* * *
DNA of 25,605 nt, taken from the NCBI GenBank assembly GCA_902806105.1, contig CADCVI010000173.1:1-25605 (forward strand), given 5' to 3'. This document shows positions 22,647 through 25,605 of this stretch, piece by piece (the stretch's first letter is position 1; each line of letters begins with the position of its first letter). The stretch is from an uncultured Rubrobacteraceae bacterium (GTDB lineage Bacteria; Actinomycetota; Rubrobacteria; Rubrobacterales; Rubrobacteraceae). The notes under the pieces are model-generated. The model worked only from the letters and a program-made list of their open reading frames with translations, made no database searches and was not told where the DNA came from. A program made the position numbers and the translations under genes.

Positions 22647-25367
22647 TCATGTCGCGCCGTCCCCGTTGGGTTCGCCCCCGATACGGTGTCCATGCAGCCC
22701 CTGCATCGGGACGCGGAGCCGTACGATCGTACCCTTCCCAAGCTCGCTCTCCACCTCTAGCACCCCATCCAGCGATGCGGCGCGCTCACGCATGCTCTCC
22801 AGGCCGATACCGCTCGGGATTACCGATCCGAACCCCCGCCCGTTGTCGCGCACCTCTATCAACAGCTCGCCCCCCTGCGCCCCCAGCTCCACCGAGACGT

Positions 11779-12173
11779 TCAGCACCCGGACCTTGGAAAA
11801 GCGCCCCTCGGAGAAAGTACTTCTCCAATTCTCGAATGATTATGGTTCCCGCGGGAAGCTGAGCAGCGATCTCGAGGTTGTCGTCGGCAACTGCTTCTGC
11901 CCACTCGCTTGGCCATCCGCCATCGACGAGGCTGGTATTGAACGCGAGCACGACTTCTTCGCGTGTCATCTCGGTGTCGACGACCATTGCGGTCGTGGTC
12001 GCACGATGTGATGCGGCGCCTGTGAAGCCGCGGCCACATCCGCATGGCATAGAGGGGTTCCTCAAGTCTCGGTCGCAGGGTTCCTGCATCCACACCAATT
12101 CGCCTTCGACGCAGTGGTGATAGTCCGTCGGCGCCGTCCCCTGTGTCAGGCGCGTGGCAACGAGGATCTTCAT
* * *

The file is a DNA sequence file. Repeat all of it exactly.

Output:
DNA of 25,605 nt, taken from the NCBI GenBank assembly GCA_902806105.1, contig CADCVI010000173.1:1-25605 (forward strand), given 5' to 3'. This document shows positions 22,647 through 25,605 of this stretch, piece by piece (the stretch's first letter is position 1; each line of letters begins with the position of its first letter). The stretch is from an uncultured Rubrobacteraceae bacterium (GTDB lineage Bacteria; Actinomycetota; Rubrobacteria; Rubrobacterales; Rubrobacteraceae). The notes under the pieces are model-generated. The model worked only from the letters and a program-made list of their open reading frames with translations, made no database searches and was not told where the DNA came from. A program made the position numbers and the translations under genes.

Positions 22647-25367
22647 TCATGTCGCGCCGTCCCCGTTGGGTTCGCCCCCGATACGGTGTCCATGCAGCCC
22701 CTGCATCGGGACGCGGAGCCGTACGATCGTACCCTTCCCAAGCTCGCTCTCCACCTCTAGCACCCCATCCAGCGATGCGGCGCGCTCACGCATGCTCTCC
22801 AGGCCGATACCGCTCGGGATTACCGATCCGAACCCCCGCCCGTTGTCGCGCACCTCTATCAACAGCTCGCCCCCCTGCGCCCCCAGCTCCACCGAGACGT

Positions 11779-12173
11779 TCAGCACCCGGACCTTGGAAAA
11801 GCGCCCCTCGGAGAAAGTACTTCTCCAATTCTCGAATGATTATGGTTCCCGCGGGAAGCTGAGCAGCGATCTCGAGGTTGTCGTCGGCAACTGCTTCTGC
11901 CCACTCGCTTGGCCATCCGCCATCGACGAGGCTGGTATTGAACGCGAGCACGACTTCTTCGCGTGTCATCTCGGTGTCGACGACCATTGCGGTCGTGGTC
12001 GCACGATGTGATGCGGCGCCTGTGAAGCCGCGGCCACATCCGCATGGCATAGAGGGGTTCCTCAAGTCTCGGTCGCAGGGTTCCTGCATCCACACCAATT
12101 CGCCTTCGACGCAGTGGTGATAGTCCGTCGGCGCCGTCCCCTGTGTCAGGCGCGTGGCAACGAGGATCTTCAT